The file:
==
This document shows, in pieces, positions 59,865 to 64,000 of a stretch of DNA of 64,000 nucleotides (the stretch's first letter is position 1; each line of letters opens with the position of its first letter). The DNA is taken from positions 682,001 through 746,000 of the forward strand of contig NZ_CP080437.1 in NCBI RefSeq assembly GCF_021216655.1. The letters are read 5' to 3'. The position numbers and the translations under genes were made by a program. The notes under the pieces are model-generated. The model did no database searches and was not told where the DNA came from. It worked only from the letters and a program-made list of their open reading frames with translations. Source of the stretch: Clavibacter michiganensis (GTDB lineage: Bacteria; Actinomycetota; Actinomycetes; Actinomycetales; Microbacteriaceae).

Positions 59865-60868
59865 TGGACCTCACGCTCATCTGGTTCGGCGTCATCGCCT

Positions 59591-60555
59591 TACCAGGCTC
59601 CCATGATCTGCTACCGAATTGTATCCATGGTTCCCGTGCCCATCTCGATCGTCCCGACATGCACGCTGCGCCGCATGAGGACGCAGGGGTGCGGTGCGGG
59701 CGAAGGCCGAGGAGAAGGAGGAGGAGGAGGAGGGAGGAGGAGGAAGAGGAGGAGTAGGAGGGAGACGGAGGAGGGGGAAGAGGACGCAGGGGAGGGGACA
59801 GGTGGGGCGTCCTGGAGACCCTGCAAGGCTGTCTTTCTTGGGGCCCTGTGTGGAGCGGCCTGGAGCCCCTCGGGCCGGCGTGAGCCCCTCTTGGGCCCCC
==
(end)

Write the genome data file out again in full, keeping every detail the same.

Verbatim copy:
This document shows, in pieces, positions 59,865 to 64,000 of a stretch of DNA of 64,000 nucleotides (the stretch's first letter is position 1; each line of letters opens with the position of its first letter). The DNA is taken from positions 682,001 through 746,000 of the forward strand of contig NZ_CP080437.1 in NCBI RefSeq assembly GCF_021216655.1. The letters are read 5' to 3'. The position numbers and the translations under genes were made by a program. The notes under the pieces are model-generated. The model did no database searches and was not told where the DNA came from. It worked only from the letters and a program-made list of their open reading frames with translations. Source of the stretch: Clavibacter michiganensis (GTDB lineage: Bacteria; Actinomycetota; Actinomycetes; Actinomycetales; Microbacteriaceae).

Positions 59865-60868
59865 TGGACCTCACGCTCATCTGGTTCGGCGTCATCGCCT

Positions 59591-60555
59591 TACCAGGCTC
59601 CCATGATCTGCTACCGAATTGTATCCATGGTTCCCGTGCCCATCTCGATCGTCCCGACATGCACGCTGCGCCGCATGAGGACGCAGGGGTGCGGTGCGGG
59701 CGAAGGCCGAGGAGAAGGAGGAGGAGGAGGAGGGAGGAGGAGGAAGAGGAGGAGTAGGAGGGAGACGGAGGAGGGGGAAGAGGACGCAGGGGAGGGGACA
59801 GGTGGGGCGTCCTGGAGACCCTGCAAGGCTGTCTTTCTTGGGGCCCTGTGTGGAGCGGCCTGGAGCCCCTCGGGCCGGCGTGAGCCCCTCTTGGGCCCCC